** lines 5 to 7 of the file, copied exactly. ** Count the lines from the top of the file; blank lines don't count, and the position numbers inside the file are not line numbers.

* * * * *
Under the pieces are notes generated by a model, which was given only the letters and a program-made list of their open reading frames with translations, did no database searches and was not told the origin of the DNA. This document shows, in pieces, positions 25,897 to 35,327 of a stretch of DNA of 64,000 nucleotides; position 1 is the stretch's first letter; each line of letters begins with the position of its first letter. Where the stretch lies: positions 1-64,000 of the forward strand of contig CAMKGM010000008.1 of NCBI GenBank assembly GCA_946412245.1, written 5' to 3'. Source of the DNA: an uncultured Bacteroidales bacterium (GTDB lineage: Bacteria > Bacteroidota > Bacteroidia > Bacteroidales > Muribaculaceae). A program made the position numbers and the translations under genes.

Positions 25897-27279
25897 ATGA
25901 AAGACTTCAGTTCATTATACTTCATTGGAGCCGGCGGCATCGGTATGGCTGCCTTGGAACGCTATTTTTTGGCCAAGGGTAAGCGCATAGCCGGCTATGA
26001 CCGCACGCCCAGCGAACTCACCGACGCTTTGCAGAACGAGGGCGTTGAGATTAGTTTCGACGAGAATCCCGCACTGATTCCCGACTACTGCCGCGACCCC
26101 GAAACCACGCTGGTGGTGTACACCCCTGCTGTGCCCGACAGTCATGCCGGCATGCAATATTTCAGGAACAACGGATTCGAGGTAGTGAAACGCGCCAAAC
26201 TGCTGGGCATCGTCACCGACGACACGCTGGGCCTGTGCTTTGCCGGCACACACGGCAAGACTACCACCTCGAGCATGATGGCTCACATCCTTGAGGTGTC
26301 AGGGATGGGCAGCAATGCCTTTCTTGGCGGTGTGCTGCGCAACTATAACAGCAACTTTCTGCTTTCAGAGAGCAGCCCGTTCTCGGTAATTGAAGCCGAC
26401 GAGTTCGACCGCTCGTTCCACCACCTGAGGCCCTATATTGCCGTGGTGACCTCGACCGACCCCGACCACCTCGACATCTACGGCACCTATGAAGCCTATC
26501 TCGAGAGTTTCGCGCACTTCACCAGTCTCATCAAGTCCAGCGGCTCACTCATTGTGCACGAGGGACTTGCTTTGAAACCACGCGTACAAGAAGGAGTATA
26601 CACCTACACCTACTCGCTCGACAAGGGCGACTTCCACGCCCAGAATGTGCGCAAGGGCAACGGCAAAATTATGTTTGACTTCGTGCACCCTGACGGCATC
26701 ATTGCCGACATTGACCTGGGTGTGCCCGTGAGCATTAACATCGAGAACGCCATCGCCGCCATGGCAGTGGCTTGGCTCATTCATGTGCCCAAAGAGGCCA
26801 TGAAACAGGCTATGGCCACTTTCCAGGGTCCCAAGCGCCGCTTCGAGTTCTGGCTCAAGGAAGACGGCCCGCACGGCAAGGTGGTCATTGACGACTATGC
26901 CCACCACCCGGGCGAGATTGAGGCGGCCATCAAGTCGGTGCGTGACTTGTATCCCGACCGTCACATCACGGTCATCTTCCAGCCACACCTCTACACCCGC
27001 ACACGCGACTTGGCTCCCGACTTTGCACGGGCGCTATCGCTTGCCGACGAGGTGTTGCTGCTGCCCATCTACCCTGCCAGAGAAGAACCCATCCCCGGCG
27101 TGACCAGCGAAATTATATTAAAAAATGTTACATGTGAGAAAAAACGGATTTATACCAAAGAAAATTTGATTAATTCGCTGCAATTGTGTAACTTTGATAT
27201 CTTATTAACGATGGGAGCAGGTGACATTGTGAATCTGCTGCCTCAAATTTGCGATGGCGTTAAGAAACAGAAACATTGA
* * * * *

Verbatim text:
26001 CCGCACGCCCAGCGAACTCACCGACGCTTTGCAGAACGAGGGCGTTGAGATTAGTTTCGACGAGAATCCCGCACTGATTCCCGACTACTGCCGCGACCCC
26101 GAAACCACGCTGGTGGTGTACACCCCTGCTGTGCCCGACAGTCATGCCGGCATGCAATATTTCAGGAACAACGGATTCGAGGTAGTGAAACGCGCCAAAC
26201 TGCTGGGCATCGTCACCGACGACACGCTGGGCCTGTGCTTTGCCGGCACACACGGCAAGACTACCACCTCGAGCATGATGGCTCACATCCTTGAGGTGTC